A disproportionately large percentage of veterans were involved in the attack on the U.S. Capitol on Jan. 6, according to an NPR analysis of those charged so far.
“Nearly 1 in 5 defendants charged in relation to the attack on the U.S. Capitol have served in the military,” NPR reported Thursday. “To put that number in perspective, only about 7% of all American adults are military veterans, according to the U.S. Census Bureau.”
“It’s not like the military is just tolerating white supremacists,” Mark Pitcavage of the Anti-Defamation League’s Center on Extremism told NPR. “But there also need to be clear expectations coming down from on high about what you should do when you encounter an extremist in your unit, at your base or whatever the circumstances are, and that here are the procedures that need to be followed,” he said. So far, those do not seem to have made their way around the U.S. military. That could change after the numerous investigations that have been launched into the Jan. 6 attack. Read more at NPR, or listen to the audio story, which is just over three minutes, here.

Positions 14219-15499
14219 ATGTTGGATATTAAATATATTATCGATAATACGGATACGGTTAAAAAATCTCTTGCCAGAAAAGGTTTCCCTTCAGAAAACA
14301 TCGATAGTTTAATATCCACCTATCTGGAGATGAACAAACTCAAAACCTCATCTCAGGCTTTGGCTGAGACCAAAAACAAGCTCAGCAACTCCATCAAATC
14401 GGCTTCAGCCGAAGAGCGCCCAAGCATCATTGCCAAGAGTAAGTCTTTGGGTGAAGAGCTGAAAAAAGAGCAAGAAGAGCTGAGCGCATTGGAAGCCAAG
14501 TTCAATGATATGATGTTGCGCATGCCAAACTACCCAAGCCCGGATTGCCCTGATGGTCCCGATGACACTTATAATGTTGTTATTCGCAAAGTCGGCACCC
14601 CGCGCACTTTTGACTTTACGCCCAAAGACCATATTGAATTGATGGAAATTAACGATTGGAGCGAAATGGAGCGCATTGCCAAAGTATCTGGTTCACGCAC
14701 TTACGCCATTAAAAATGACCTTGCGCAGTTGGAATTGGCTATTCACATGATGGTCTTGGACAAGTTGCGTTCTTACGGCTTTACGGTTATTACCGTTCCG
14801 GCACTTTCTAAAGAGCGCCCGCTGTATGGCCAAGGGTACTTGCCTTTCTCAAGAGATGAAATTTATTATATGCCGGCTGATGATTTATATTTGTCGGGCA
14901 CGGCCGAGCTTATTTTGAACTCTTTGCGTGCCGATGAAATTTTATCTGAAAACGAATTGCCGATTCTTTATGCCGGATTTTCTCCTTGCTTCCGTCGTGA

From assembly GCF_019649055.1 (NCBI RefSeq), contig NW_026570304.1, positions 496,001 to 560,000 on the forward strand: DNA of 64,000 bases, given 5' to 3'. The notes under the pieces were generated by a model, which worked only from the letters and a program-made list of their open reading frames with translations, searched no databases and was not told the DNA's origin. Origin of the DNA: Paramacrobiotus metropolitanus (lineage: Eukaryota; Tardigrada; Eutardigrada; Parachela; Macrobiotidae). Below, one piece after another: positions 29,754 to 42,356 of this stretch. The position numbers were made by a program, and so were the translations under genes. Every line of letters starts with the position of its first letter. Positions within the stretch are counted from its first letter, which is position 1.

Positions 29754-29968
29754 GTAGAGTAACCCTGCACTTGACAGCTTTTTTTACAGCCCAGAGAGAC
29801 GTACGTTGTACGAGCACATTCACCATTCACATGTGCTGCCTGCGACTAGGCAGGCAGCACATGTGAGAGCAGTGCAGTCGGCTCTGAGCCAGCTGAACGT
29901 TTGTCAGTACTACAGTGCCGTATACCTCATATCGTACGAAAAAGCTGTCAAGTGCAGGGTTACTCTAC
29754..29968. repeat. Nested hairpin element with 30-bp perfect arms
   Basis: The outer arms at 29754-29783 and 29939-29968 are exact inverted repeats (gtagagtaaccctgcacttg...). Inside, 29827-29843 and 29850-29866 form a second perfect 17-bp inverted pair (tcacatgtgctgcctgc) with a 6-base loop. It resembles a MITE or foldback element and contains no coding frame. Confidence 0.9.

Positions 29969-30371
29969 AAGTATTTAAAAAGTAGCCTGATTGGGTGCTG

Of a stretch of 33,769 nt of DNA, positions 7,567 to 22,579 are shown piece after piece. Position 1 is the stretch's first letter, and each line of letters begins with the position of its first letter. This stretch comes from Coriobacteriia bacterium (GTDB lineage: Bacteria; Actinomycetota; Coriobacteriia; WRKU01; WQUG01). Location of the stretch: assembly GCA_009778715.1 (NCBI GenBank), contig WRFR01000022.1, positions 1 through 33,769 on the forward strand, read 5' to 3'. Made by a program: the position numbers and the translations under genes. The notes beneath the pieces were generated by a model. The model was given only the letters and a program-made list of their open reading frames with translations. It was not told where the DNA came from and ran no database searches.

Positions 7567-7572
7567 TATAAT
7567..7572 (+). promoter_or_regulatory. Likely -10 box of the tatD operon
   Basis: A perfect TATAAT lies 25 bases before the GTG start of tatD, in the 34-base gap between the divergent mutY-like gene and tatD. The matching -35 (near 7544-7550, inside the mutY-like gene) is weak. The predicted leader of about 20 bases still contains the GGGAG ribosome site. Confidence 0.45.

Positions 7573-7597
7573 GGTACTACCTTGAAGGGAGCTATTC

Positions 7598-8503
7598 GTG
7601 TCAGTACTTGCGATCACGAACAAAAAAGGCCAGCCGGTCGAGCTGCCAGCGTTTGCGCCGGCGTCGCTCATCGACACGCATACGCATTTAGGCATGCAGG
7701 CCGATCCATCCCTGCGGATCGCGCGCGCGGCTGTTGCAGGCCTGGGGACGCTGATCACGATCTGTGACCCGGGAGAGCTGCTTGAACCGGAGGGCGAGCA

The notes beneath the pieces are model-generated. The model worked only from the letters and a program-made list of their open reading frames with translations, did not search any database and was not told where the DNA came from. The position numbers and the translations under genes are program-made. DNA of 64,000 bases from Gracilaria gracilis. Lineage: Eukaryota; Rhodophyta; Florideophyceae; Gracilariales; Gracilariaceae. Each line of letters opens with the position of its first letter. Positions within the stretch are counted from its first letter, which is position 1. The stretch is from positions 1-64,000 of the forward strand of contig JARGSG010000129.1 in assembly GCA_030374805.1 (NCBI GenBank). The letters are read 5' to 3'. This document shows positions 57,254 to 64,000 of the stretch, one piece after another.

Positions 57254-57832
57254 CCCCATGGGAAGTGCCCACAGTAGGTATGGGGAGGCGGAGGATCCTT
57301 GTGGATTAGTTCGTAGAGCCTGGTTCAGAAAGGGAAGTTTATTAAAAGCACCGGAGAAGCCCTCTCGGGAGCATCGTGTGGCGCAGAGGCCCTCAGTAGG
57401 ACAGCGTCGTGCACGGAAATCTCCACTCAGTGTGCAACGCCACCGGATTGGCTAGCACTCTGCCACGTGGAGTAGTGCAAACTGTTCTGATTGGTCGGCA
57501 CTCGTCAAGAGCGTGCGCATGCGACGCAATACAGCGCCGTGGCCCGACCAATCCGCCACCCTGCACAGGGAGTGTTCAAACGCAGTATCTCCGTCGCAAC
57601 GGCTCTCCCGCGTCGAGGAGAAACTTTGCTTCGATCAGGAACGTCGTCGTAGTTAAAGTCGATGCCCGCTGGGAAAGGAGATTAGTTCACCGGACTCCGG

ICYMI: Even before the Capitol assault, then-acting SecDef Chris Miller quietly ordered a look into DOD’s policies on extremism, due in February. And DOD’s inspector general has announced its own look into recruiting and screening efforts. 
Those numbers make it hard to ignore warnings about veterans who have “brought the war home” via paramilitary activity, as Kathleen Belew has researched and written for the last couple of years — and carried forward most recently in a 12-page report (PDF) on Jan. 6’s rightwing activism, here.
By the way: Insurrection arrests now include an ex-cop from Houston who told the FBI he only breached the Capitol during riots to see “historical art.” The Washington Post has the story, here.